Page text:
Gemini’s Treasure by Isabelle

“Tell us again, boy,” Captain Raneir sneered, his hot breath reeking with the putrid scent of rot and meat, his teeth chipped, black, and full of decay. “Tell us again how the devil lass with the angel’s song tried to sink me here furner.”

The men surrounding him laughed, loud and disingenuous, causing the small cabin below deck to rumble with its power. Nicolas could hardly see them clear through the water wall stinging his eyes and blurring his vision. He braced himself against the strong hand pushing him back into the ice cold darkness. His lungs burned. His cheeks and nose lost all feeling.

“S’all true,” he shouted, between gasps of air. “Everything I said is.”

“It be me own fault,” Captain Raneir exclaimed with exaggerated disappointment. “Pickin’ up sprogs cause I can pay ’em cheap, placin’ the black spot on the lot of us. A right mad scallywag he be. Takin’ us right to Davy Jones’ Locker.”

“And meself with you?” Nicolas rushed toward the prison bars and gripped them tight. “I ain’t wishin’ for death no more than the lot o’ you. But I know what I’e seen. She controls the tide! She guards the booty! Men live or die by her hand!”

“Convenient. Ain’t nobody seen her but you.” All trace of amusement left the Captain’s face. His voice dropped, low and menacing. “Me thinks you try yer hand at mutiny.”

“Think of it, Capt’n. Think of the legends surroundin’ the Gemini. Why have we come so far when so many have failed? You’ve seen it. One wreckage after another, yet we live.”

“Not because of the song of some temptress! I’is a good captain. ‘Tis a good crew. We survive on skill and drums of grog to ease the edge. No more.”

Nicolas’ eyes widened, his heart thundering. “Careful, Capt’n. I’d not be speaking against her.”

Without warning, the ship jolted. The ocean stirred, a giant beast awakening. All at once, the men turned to look at Nicolas, as though he himself had woken the ghosts of pirates past, sleeping in the far deep. Fear entered their eyes. Fear and panic and uncertainty.

“If she be real,” the Captain shouted, “then let her have her man!” With a flick of a wrist, men surrounded Nicolas, lifting him above their heads. He kicked and screamed but they held him firm, up the stairs and onto the deck. The sky was a grey streak of angry black clouds. Lightning bounced off of the water. Thunder roared.

“Toss him overboard!”

The men swung his body, back and forth, back and forth, until there was nothing but air between he and the bitter sea.

Hands tied behind his back, he broke the surface and sunk low, lower still, until everything above became nothing but shadowed shapes. Kick, he told himself. Kick ’til ye can’t kick no more.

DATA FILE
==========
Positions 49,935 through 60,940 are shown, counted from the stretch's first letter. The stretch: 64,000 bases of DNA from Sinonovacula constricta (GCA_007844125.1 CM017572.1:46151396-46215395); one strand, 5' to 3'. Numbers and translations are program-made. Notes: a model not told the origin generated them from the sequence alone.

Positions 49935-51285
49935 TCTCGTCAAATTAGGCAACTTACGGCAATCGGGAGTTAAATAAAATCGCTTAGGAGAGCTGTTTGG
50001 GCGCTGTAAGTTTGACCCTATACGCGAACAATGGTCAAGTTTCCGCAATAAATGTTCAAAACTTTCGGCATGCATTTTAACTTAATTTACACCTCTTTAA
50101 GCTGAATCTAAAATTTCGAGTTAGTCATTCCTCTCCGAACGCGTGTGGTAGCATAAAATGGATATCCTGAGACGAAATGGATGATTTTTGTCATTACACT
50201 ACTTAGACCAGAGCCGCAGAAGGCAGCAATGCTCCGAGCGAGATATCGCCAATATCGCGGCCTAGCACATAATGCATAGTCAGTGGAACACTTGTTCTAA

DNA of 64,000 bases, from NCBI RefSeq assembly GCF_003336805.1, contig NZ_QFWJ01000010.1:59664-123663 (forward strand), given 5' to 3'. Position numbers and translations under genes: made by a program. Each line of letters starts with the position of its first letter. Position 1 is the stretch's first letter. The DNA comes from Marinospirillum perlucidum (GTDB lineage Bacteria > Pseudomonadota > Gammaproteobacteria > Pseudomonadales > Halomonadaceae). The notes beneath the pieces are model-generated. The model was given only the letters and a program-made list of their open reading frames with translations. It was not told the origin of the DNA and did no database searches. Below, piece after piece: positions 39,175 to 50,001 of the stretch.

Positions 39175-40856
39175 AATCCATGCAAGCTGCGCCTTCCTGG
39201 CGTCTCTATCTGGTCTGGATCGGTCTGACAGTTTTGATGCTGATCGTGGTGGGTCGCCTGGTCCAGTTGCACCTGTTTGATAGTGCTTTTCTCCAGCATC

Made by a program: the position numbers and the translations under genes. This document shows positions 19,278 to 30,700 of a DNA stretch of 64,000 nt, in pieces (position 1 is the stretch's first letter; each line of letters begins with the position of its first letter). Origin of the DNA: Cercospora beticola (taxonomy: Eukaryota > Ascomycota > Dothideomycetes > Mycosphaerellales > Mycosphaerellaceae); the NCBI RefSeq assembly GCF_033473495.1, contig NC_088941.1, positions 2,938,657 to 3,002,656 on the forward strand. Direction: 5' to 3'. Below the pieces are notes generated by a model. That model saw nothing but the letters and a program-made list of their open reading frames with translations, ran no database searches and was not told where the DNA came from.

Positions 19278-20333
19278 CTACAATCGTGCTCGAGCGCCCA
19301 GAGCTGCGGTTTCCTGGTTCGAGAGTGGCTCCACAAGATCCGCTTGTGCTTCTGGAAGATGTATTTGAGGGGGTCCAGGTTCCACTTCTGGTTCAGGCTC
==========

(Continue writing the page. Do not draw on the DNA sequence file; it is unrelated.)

His head spun. The muted silence of the sea was instead chaos; the type that incurred madness. He heard her song, brilliant and menacing at once. Enchanting. Poison to the mind. He’d jump into the sea to find her if he weren’t already there.

He gasped when he suddenly reached the water’s surface. Waves moved him violently about. The ship, now capsized, looked like a wreckage of its former self, men screaming and being tossed this way and that into the ocean.

The song grew louder, reaching a fever pitch that hurt his ears, throbbed within his brain. He turned away, focusing his last energy on staying afloat. He’d tried to warn them.

“Nicolas,” a soft, musical voice said behind him. He turned, startled, falling into the heart of a manic wave, pushed deep into the water. Strong hands grasped his shirt and pulled, up, up, back toward the surface. He shook his head and blinked, as she appeared before him, a thirsting man’s desert oasis.

Hair dark and green like sea leaves. Eyes bright and blue like the calm waters of the Caribbean Seas. Skin pallid and tinted a greyish blue, scaled across the temples and cheekbones. She wore an eternity of death and destruction in her eyes, but her words were smooth like honey, a song he wanted to get lost in.

She closed her mouth, though he’d heard no sound other than his name. The tides calmed. The sky slowed to a staid calm. The ship was now a watery grave yard.

“None have been worthy,” she said, though it was more a whispered tune. “None believed, ’til now. Sleep, my love. Sleep. And when you wake it will be among a glorious bounty.”

His heavy-lidded eyes drooped until he could fight it no longer. He slept.

***

Sunlight accosted his senses. Warmth and light, the vague scent of salt water and wet rock. He dragged himself upright, forcing his eyes open.

Sunlight, streaming in from outside the cave opening, reflected off the calm pool of water. As his eyes adjusted to the vibrancy, he noted the beam of more reflections to his left and right.

Gold. Everywhere he looked, gold. Coins and goblets, crowns and sword hilts. Bags and chests and piles of gold in every corner of the cave.

“Gemini’s treasure,” he whispered, awed. His gaze followed the shadow bobbing back and forth in his peripheral vision.

A boat, at the far edge of the pool by the cave’s entrance.

Beyond it, a woman, visible only from the shoulders up, her green hair surreal in the sunlight. She nodded briefly, discernibly, before disappearing into the ocean.

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About Isabelle

Isabelle is a multi-published author who dabbles in 1950s romance, speculative science fiction, and more recently fantasy and YA. A twenty something dreamer who loves chocolate, romance novels, and heart wrenching movies, Isabelle is most comfortable on stage behind a microphone belting out her favorite karaoke tunes, or curled up in bed with a book and a cup of cocoa on a rainy night. View all posts by Isabelle

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